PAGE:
Is a college degree overrated? Here are some reasons why we think so.


Like many people, you may have thought your life plan involved going to college and pursuing a degree, graduating, getting a nice job, contributing to the welfare of your community and family, or advancing your life status. However, as you grow older and get to the end of finishing idea of getting a degree does not seem that exciting any longer. College degrees are becoming a point of contention for many students and parents alike. With the rising cost of education every year and the use of that degree in the job market, more people are wondering why they should even go to college in the first place.

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The increasing number of individuals you see involves some being college dropouts or not attending college in the first place. Among the rising questions is why college is overrated for many people, in direct opposition to what society deems as okay, or maybe the rising tide that college generally sucks – at least for some people. Costs of learning Let us be honest with ourselves: college tuition fees are not a walk in the park. America, in particular, has an increasing frequency of students with very high student debts from loans they have accumulated while still in school, which becomes a burden to pay. The average cost for an in-state public university student is almost $18,000 annually.

The students who go to an out-of-state college or public university accrue $29,000, while for private university students, it comes to $37,000. The tuition fee covers all student costs, including accommodation, transport, books, and other miscellaneous expenses. Now multiply this cost by the years your degree takes, and you will get the total amount you should pay back. The sad thing is even though these schools will offer scholarships and grants, these can only cover so much – maybe between 5 and 10% of your total fee. These grants do not go to all students; only a maximum of half of the student body in your school. What is the conclusion here? Tuition fees cost so much money. Your debt after your degree

D:Shilpa Dhaygude17mayimage102296657-college-fund.1910x1000-e1507830223463.jpg Do you think you know a life full of debt? Think again. Your tuition fees every year, multiplied by the number of years you are in school, give you a debt load that you can find very difficult to repay. Just imagine that you have secured your first job after your degree. Almost all the money from your salary will pay your student loans every month (depending on how many loans you had), plus interest that you did not even pay during your college stay – yeah, that prospect does not sound exciting. Unsurprisingly, many college graduates work several jobs to pay the bills since the money left from their salary is insufficient to cover basic needs.

Many realize that the final picture is gruesome once it is consolidated. You will not even be able to move out of your home, get your first car, or make any major life decisions – all because of nagging student debts. Some of your working years are lost. A common thought from the study results reveals a well-known truth – that high school graduates spend their full time working while college students are in class. You never know the value of work experience until you go out looking for a job. For instance, as you get your degree, your friend works as a waiter in a restaurant, then takes two years of hard work and becomes a manager. Within this time, you are simply accumulating loans and not working, and even when applying for a job, your friend has a higher chance of getting hired due to their working history. Remember, at the end of the day, academic degrees and credentials can only take you so far, and skills often matter much more. Retirement options are more when you do not attend college.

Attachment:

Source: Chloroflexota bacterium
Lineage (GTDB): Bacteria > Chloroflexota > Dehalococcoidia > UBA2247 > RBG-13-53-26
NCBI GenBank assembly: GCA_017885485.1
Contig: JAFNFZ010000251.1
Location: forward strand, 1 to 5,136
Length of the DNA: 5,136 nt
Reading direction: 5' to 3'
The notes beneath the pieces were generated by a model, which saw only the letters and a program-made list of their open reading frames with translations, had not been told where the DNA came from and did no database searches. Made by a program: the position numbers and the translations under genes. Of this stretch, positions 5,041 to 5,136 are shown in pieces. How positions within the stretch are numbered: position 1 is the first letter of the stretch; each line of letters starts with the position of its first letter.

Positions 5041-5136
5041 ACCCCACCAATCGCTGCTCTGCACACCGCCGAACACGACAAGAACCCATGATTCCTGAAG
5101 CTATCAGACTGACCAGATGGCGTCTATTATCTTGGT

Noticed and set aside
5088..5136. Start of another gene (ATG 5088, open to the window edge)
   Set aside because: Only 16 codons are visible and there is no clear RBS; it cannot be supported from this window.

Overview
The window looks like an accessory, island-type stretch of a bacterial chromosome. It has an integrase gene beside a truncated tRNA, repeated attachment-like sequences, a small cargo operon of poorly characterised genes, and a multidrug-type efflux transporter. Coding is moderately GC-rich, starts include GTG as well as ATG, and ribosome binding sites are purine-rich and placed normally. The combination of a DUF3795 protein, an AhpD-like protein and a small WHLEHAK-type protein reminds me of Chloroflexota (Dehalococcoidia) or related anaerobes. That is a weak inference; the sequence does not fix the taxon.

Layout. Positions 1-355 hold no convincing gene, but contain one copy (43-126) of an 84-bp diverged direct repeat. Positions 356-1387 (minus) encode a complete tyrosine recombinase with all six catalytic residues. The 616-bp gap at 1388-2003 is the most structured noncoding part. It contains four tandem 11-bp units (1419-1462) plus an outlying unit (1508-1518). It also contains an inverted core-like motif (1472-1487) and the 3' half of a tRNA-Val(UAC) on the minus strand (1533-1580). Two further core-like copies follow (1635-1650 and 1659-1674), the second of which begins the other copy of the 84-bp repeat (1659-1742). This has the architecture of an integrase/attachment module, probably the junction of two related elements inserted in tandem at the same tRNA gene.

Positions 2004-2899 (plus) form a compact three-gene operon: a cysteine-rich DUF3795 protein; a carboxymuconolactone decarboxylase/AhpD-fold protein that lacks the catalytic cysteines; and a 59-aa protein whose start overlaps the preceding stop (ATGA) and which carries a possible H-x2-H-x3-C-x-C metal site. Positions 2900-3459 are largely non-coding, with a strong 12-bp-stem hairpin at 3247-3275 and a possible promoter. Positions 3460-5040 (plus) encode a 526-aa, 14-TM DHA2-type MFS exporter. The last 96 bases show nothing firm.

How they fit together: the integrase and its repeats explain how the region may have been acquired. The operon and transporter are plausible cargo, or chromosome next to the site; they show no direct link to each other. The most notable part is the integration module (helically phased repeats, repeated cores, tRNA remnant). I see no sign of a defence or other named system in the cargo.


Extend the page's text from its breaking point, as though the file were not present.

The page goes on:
The sad reality for most of us is you rarely have the money to afford your tuition fees upfront since you most likely come from a middle-class or lower-class family. However, college loans promise to give you the best education at subsidized rates, but do they? Think about it: what if you decide not to go to college and instead use that money you could have spent on tuition fees to invest in a retirement fund, at least immediately after you finish high school? You can source this money by looking for a job – no matter how small it may seem – and open a savings account. Even if you graduate with a prestigious degree, the chances of catching up to someone who started saving their money early are more difficult than it looks – all because of student debts that you must pay.

The high school graduate may earn less than you every month, but they have more money in retirement. There are many cases of college dropouts. What is the worst thing that can happen to a student? Ending up as a school dropout. In reality, this is what happens, and it is at higher rates than you think, with many turning to other activities to get by. In fact, statistics reveal that 50% of college students will not finish their degree. When you are a student who depends on loans and student grants to go to school, your plans can be a major setback. Until the school system undergoes major changes, you will ask why you need to spend that much money to fail at the end of it all. Final thoughts: Going to college is an agonizing decision you should not take lightly. You also need to remember that degrees are not the only way to succeed, and you can explore other options if college is not viable.